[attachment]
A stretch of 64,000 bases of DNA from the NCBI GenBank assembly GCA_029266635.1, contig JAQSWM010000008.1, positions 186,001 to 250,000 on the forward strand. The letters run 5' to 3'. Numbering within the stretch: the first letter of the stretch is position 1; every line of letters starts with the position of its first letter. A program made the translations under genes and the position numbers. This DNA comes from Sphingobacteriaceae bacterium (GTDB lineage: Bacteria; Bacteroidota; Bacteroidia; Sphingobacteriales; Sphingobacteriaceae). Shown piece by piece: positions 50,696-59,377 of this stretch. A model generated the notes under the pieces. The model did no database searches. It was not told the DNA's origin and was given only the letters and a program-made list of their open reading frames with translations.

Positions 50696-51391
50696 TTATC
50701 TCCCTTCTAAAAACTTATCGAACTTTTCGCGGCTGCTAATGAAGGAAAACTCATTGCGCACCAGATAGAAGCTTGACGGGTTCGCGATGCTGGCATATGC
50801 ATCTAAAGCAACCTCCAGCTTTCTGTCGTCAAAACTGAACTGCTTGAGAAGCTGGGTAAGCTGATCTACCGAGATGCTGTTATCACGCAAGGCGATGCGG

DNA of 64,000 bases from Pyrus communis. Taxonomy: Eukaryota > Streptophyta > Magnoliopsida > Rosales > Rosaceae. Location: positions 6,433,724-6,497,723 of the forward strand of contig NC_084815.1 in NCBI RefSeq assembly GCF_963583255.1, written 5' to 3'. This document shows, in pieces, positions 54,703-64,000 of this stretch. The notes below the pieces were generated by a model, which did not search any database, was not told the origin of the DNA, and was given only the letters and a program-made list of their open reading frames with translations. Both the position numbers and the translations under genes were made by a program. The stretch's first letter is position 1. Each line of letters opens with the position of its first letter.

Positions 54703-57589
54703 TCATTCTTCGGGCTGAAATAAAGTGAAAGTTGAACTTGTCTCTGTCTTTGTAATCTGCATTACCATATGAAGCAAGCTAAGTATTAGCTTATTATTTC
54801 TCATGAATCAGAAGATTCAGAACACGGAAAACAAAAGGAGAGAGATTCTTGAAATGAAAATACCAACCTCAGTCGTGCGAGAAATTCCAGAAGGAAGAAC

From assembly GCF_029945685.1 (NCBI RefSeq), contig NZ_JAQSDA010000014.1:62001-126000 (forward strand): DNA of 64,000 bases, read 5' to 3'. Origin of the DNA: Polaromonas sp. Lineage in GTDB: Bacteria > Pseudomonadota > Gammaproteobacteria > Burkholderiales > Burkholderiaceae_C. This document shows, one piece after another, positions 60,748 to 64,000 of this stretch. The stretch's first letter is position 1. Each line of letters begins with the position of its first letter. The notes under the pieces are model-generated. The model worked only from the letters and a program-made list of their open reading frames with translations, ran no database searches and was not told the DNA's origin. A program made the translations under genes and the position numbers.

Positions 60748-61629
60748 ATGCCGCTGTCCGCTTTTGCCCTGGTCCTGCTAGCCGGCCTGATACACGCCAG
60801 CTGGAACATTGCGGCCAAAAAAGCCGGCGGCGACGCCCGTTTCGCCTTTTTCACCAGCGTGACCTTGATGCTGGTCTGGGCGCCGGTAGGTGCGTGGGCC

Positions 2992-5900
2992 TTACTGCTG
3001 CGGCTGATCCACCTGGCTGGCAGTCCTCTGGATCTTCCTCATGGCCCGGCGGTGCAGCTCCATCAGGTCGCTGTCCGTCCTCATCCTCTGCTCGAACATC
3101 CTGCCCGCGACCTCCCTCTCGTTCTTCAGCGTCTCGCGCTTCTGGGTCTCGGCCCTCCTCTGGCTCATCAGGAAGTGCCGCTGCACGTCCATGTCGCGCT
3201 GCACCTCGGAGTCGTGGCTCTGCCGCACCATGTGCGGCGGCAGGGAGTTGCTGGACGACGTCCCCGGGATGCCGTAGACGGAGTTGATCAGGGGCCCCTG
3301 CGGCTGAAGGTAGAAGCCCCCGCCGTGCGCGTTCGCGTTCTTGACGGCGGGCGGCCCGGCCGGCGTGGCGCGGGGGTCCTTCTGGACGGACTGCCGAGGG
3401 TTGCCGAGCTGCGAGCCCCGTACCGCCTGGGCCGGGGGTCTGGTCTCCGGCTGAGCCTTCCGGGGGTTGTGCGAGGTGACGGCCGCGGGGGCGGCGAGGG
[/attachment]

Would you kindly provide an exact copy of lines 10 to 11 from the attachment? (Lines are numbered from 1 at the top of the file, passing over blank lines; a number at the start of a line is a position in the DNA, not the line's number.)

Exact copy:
From assembly GCF_029945685.1 (NCBI RefSeq), contig NZ_JAQSDA010000014.1:62001-126000 (forward strand): DNA of 64,000 bases, read 5' to 3'. Origin of the DNA: Polaromonas sp. Lineage in GTDB: Bacteria > Pseudomonadota > Gammaproteobacteria > Burkholderiales > Burkholderiaceae_C. This document shows, one piece after another, positions 60,748 to 64,000 of this stretch. The stretch's first letter is position 1. Each line of letters begins with the position of its first letter. The notes under the pieces are model-generated. The model worked only from the letters and a program-made list of their open reading frames with translations, ran no database searches and was not told the DNA's origin. A program made the translations under genes and the position numbers.

Positions 60748-61629